- The biggest drug channel companies are much bigger (in revenues) than pharmaceutical manufacturers—but this is a misleading comparison. It also leads to a "pennies in profit" fallacy, when in fact drug channels companies are quite profitable.
- Median profitability of drug channels companies was up slightly in 2010. Profitability of the channel companies is about half of the profitability of pharmaceutical manufacturers when using a more appropriate metric such as Return on Assets.
- The profitability of a typical independent pharmacy is well above the median profitability of the nine largest drug channels companies, including PBMs.
- Investors once again earned higher returns from the drug channels group in 2010 as well as over the past 10 years.
Here are the nine largest drug wholesalers, pharmacy chains, and PBMs on the 2011 list along with Fortune 500 rank and links to the financial data as reported by Fortune:
- McKesson (MCK): 15
- Cardinal Health (CAH): 19
- CVS Caremark (CVS): 21
- AmerisourceBergen (ABC): 27
- Walgreen (WAG): 32
- Medco Health Solutions (MHS): 34
- Express Scripts (ESRX): 55
- Rite Aid (RAD): 100
- Omnicare (OCR): 371
You can also view the the 12 largest pharmaceutical manufacturers on Fortune's 2011 list. (The profit data for Allergan is missing for some reason, so I eliminate their data in the computations below.)
The channel intermediaries are much larger than the manufacturers. Median revenues for the nine drug channels companies were $67.4 billion in 2010 versus $17.3 billion for the manufacturers. Three companies—McKesson, Cardinal Health, and CVS Caremark—are in the top 25 of the Fortune 500 list, while the highest ranking manufacturer (Pfizer) only reached #31. For comparison, the 12 largest pharmaceutical manufacturers on the Fortune 500 list have revenues ranging from $67.8 billion (Pfizer) to $4.5 billion (Genzyme).
Note that the Fortune 500 rankings are based on sales revenues, so that double-counting artificially inflates the top-line of a channel participant. For instance, a single prescription’s revenue could be counted at least four times in the Fortune 500 rankings:
- When a drug is sold by a manufacturer to a wholesaler;
- When a drug is sold by a wholesaler to a pharmacy;
- When a drug is sold by a pharmacy to a consumer; and
- When a pharmacy receives reimbursement from a PBM.
As you can see in the table above, Return on Sales (ROS; profit as percent of revenues) was in the low single digits for all companies in this group, regardless of their position in the supply chain (retail pharmacy, wholesaler, or PBM). The weighted average ROS (not shown) for the Drug Channels group was 1.7% in 2010, up slightly from 2010's weighted average of 1.4%.
In contrast, weighted average profit as a percentage of revenues in 2010 was 15.3% of revenues for the eleven drug manufacturers(range: 1.9% to 36.5%). Thus, the manufacturer-to-channel ratio is 8.9X, i.e., ROS for the manufacturers was about nine times the ROS for drug channels companies.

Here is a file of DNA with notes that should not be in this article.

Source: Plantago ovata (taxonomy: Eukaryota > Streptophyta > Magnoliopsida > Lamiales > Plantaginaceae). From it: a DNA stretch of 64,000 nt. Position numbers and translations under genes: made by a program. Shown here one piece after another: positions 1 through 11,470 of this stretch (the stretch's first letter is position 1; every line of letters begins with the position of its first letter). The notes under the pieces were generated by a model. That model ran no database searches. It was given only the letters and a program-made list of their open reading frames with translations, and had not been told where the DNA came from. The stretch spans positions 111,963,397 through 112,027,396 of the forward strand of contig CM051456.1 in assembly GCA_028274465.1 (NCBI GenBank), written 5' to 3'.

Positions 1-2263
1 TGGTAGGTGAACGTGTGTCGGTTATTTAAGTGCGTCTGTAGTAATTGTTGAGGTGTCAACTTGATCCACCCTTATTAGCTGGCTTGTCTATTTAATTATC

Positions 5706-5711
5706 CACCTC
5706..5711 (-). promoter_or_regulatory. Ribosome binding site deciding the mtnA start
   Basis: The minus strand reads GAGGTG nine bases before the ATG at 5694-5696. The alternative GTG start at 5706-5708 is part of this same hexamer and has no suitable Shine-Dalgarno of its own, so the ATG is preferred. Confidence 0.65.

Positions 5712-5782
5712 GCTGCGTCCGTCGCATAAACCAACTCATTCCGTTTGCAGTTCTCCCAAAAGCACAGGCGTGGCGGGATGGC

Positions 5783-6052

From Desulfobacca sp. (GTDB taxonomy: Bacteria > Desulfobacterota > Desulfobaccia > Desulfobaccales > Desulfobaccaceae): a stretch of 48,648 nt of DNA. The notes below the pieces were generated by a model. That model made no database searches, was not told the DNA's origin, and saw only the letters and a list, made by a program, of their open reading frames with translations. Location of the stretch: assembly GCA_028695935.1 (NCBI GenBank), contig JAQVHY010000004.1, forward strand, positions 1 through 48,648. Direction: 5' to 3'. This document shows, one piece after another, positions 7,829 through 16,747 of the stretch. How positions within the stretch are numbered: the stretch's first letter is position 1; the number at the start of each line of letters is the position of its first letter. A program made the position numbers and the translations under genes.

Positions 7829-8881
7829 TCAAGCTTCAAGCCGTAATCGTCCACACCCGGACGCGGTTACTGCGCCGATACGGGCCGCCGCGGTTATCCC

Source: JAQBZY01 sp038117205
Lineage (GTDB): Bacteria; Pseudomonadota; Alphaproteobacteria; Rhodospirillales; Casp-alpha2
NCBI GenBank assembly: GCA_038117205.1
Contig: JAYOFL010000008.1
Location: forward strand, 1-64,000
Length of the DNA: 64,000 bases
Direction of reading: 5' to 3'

However, ROS is a flawed measure of profitability for channel intermediaries due to the revenue double-counting. A more meaningful metric is Profits as a % of Assets, a.k.a., Return on Assets (ROA). ROA relates ROS to the balance sheet assets required to generate an income statement profit. The biggest part of a drug channels company's balance sheet are current assets (cash, product inventory, or accounts receivable), whereas the biggest assets of a pharmaceutical manufacturer tend to be long-term assets such as intangible assets, goodwill, or physical plant, property, and equipment.
The profitability of companies in the Drug Channels universe looks much more attractive on this basis. The group median is 4.5% (Range: -6.3% to +11.2%). As always, Rite-Aid is bringing up the rear.
The ROA figures for drug channel companies is more comparable to the pharmaceutical manufacturers, whose median profits as a percent of assets was 10.0% in 2010. The manufacturer-to-channel ratio is now only 2.2X for ROA (versus 9X for ROS). The difference in part reflects the innovation/risk premium associated with the expensive, risky, and time consuming business of drug discovery. Drug Channels companies wouldn’t exist unless drug manufacturers actually created valuable products.
The 2010 NCPA Digest provides the following data for independent pharmacies in 2009 (the most recent year available):
- Average ROS = 3.3%
- Average ROA = 19.6%
Investment returns reflected last year's good stock market performance. Here are the median Total Return to Investors in 2010 as reported from Fortune's list:
- 9 Drug Channels companies: +9.1% (Range: -41.5% to +32.4%)
- 11 Drug Manufacturers: +2.8% (Range: -16.2% to +45.3%)
A FEW TECHNICAL NOTES
- All data come from Fortune's (admittedly crude) measurement of key financial metrics for consistency.
- I only include Drug Channels companies that earned a majority of their revenues from pharmaceuticals. This criterion excludes other retail formats with pharmacies (supermarkets and mass merchants). I do not separate the revenues from each company's various lines of business.
- The ROA for independent pharmacies is computed as (Average Operating Income / Estimated Average Assets) using data from the 2010 NCPA Digest.